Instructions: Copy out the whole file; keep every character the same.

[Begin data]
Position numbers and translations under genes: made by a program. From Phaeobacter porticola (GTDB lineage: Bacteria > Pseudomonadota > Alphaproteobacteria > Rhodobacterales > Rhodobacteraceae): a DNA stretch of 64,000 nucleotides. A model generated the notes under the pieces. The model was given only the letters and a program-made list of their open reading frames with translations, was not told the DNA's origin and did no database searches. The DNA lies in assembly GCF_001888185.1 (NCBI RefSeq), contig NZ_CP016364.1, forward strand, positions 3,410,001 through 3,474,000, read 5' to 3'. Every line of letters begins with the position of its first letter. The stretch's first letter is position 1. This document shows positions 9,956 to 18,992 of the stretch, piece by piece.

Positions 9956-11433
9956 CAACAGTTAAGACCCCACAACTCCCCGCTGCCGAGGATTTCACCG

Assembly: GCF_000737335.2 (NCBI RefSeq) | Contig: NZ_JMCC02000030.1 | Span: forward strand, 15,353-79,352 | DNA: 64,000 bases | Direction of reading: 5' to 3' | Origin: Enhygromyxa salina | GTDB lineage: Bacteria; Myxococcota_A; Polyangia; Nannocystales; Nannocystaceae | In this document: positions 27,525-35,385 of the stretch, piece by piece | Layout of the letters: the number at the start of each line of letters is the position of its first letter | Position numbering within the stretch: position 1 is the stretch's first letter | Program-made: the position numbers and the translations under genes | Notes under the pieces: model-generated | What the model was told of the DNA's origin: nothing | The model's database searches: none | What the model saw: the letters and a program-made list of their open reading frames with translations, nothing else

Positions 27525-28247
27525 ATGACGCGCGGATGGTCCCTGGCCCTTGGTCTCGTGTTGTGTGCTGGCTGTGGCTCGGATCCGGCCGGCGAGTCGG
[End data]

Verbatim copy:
Position numbers and translations under genes: made by a program. From Phaeobacter porticola (GTDB lineage: Bacteria > Pseudomonadota > Alphaproteobacteria > Rhodobacterales > Rhodobacteraceae): a DNA stretch of 64,000 nucleotides. A model generated the notes under the pieces. The model was given only the letters and a program-made list of their open reading frames with translations, was not told the DNA's origin and did no database searches. The DNA lies in assembly GCF_001888185.1 (NCBI RefSeq), contig NZ_CP016364.1, forward strand, positions 3,410,001 through 3,474,000, read 5' to 3'. Every line of letters begins with the position of its first letter. The stretch's first letter is position 1. This document shows positions 9,956 to 18,992 of the stretch, piece by piece.

Positions 9956-11433
9956 CAACAGTTAAGACCCCACAACTCCCCGCTGCCGAGGATTTCACCG

Assembly: GCF_000737335.2 (NCBI RefSeq) | Contig: NZ_JMCC02000030.1 | Span: forward strand, 15,353-79,352 | DNA: 64,000 bases | Direction of reading: 5' to 3' | Origin: Enhygromyxa salina | GTDB lineage: Bacteria; Myxococcota_A; Polyangia; Nannocystales; Nannocystaceae | In this document: positions 27,525-35,385 of the stretch, piece by piece | Layout of the letters: the number at the start of each line of letters is the position of its first letter | Position numbering within the stretch: position 1 is the stretch's first letter | Program-made: the position numbers and the translations under genes | Notes under the pieces: model-generated | What the model was told of the DNA's origin: nothing | The model's database searches: none | What the model saw: the letters and a program-made list of their open reading frames with translations, nothing else

Positions 27525-28247
27525 ATGACGCGCGGATGGTCCCTGGCCCTTGGTCTCGTGTTGTGTGCTGGCTGTGGCTCGGATCCGGCCGGCGAGTCGG